Sunday, September 14, 2003

Zenella's yoghurt

Someone stood on Zenella’s yoghurt. Crossing Wimbledon Broadway in a hurry, a girl – a woman, but young enough… well, sue me for the term but girl fits – did not break stride and stood on Zenella’s bag that she had dropped.
It’s some sort of hurry that won’t stop for a dropped bag. It was a Safeway carrier bag, not a special bag, not a handbag or anything, but it was quite clear it wasn’t empty.
Maybe the girl was afraid. Maybe she felt that if she paused and went round, the lights would change and she would be caught on the crossing. Maybe she feared the blare of the horn.
I hate it when I judge a person. I don’t mean the kind of judging you do when you play in a newsgroup, where you’re not engaged. I mean when I judge someone in the day-to-day, when I look at another person and think “X” about them.
The other night I saw a fat woman eating a sandwich on the platform at Moorgate. I thought, shit, that woman just couldn’t wait to get home before eating. Because I wouldn’t eat on the tube, not on the platform and not in the train. It seems ill-mannered to me. But what I mean by that, of course, is that it seems like it would be ill-mannered of me to do it. I can hardly expect that the fat woman on the platform is following the same rules as I am. We have become well enough acquainted with the fractured nature of the societies we live in, I hope, to understand that the idea we all work with a shared sense of values, morals, what have you, is just a little ridiculous. We accept that we are diverse in so many other ways, we would have to expect that we are diverse in what we think is right.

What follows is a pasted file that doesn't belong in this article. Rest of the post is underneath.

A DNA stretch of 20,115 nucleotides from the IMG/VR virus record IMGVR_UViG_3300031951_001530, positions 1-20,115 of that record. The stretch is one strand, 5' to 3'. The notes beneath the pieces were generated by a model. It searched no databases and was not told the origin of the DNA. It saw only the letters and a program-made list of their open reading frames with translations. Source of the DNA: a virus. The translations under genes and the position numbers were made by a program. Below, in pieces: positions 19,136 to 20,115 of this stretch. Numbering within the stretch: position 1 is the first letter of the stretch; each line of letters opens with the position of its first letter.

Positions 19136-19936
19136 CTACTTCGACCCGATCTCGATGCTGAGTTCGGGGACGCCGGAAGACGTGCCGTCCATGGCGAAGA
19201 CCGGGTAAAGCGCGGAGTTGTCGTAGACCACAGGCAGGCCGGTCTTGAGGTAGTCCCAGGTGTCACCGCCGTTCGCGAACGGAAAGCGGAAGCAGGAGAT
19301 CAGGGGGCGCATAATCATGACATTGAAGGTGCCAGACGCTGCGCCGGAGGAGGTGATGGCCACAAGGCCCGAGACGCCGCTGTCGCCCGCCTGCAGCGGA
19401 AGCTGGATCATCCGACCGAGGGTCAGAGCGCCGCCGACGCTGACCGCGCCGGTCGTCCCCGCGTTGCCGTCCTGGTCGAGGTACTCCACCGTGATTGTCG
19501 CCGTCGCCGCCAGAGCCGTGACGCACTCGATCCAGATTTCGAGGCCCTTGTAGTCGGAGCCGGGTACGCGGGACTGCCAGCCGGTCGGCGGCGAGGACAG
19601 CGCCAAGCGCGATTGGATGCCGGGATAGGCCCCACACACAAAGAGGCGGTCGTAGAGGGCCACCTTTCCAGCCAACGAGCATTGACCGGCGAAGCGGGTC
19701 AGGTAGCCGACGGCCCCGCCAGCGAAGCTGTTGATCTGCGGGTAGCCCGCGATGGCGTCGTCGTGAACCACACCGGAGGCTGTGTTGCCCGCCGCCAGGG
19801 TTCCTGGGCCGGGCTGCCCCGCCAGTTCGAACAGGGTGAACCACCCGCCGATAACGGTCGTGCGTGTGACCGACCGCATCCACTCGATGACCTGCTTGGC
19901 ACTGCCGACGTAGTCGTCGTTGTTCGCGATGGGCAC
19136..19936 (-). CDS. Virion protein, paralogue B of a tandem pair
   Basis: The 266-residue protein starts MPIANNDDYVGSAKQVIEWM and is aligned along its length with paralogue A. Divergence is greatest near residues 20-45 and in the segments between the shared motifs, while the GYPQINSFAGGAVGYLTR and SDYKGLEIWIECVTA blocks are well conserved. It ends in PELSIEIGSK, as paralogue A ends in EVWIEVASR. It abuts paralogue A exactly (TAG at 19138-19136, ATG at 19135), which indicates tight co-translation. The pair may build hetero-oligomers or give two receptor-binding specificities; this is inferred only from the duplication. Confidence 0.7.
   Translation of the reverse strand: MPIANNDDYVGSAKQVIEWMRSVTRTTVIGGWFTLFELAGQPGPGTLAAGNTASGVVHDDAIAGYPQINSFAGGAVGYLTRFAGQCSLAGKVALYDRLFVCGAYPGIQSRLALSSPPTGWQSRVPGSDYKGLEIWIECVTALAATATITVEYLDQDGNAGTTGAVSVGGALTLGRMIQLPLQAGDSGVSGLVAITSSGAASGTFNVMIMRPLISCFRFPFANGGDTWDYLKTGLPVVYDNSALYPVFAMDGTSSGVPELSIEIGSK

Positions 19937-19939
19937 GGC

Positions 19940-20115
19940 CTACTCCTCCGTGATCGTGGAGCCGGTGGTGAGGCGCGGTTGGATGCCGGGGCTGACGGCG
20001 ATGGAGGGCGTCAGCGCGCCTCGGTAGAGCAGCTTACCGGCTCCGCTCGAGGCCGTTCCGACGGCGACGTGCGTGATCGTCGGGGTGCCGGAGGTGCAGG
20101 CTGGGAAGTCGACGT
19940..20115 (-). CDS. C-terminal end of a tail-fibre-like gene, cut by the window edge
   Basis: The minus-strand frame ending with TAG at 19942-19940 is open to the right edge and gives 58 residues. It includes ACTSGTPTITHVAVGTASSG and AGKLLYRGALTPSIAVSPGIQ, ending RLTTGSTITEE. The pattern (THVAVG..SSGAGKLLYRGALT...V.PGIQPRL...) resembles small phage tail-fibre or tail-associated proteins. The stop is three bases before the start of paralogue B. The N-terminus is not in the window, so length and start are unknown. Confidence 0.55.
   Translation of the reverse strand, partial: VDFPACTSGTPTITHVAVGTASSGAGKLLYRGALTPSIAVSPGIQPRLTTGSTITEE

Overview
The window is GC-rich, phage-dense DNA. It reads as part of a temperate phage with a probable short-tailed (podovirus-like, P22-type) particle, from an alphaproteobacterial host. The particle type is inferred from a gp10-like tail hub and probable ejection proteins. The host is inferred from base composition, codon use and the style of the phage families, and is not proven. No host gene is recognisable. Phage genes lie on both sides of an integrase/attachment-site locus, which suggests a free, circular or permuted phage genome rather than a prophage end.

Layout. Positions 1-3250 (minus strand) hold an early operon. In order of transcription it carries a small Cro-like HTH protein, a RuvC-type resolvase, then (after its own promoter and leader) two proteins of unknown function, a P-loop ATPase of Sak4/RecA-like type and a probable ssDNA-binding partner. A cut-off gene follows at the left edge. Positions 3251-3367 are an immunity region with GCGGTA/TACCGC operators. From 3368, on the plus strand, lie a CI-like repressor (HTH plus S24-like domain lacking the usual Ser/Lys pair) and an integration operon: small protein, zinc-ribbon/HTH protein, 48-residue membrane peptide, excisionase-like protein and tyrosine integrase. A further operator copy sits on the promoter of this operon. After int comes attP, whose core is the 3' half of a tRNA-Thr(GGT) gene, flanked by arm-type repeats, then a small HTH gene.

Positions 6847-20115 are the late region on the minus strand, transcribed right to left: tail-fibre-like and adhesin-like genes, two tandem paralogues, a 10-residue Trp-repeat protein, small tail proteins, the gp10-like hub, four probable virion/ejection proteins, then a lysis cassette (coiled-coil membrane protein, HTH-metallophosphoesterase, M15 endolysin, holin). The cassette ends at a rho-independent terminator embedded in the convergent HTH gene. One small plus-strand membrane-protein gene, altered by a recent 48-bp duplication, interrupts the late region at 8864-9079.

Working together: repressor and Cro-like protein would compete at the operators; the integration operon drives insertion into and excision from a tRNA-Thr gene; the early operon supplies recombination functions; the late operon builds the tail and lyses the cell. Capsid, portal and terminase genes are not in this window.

When I talk to people about the world, I like to try to let them define the code we will talk in. I admit that I try to find the flaws and fissures in that code, but I like to play on their pitch, as it were.
Why? I’m interested in how people work. Finding out their limits and pushing them a little shine a light on the machinery.
Jeez, I’ll never make a postmodernist! Always wanting there to be something beneath. As if it would be realler, somehow.
But what it is, I think, is that I want to be able still to love the girl on Wimbledon Broadway. I want her to have different motivation to me, for me to be unable to feel that she did something wrong.
Zenella was over it five minutes later. Something else caught her attention. Wimbledon’s a busy place on a Saturday afternoon – a visual feast, I suppose, if that’s what you like to look at.

I have mixed feelings about Zenella. My love for her is uncomplicated and strong – fierce and proud – about the most concrete thing in my life, a thing that never ceases to be true, which I believe will never cease to be true. I believe, truly I believe, I will love her when I am whispering out my last breath, regardless of what passes in the years between now and then. But she infringes my freedom in a big way. I cannot make any decision about my life that isn’t a decision about her life. I cannot ever run – I must always walk so that she can keep up. I know, I know, it’s true for any parent – but it’s just another of those things they don’t tell you in antenatal class. You know you will have to surrender some of your life. But you don’t understand the leap that you will be needing to take.
I know some don’t – their lives continue much the same and their children follow in their slipstream – but they are not me.
How quickly my thinking becomes fractured and unstable! I was ready to talk about how I feel about my child, but quickly I realised my feelings are formless, inchoate, mad. And man, do I love having this thing I can’t analyse.


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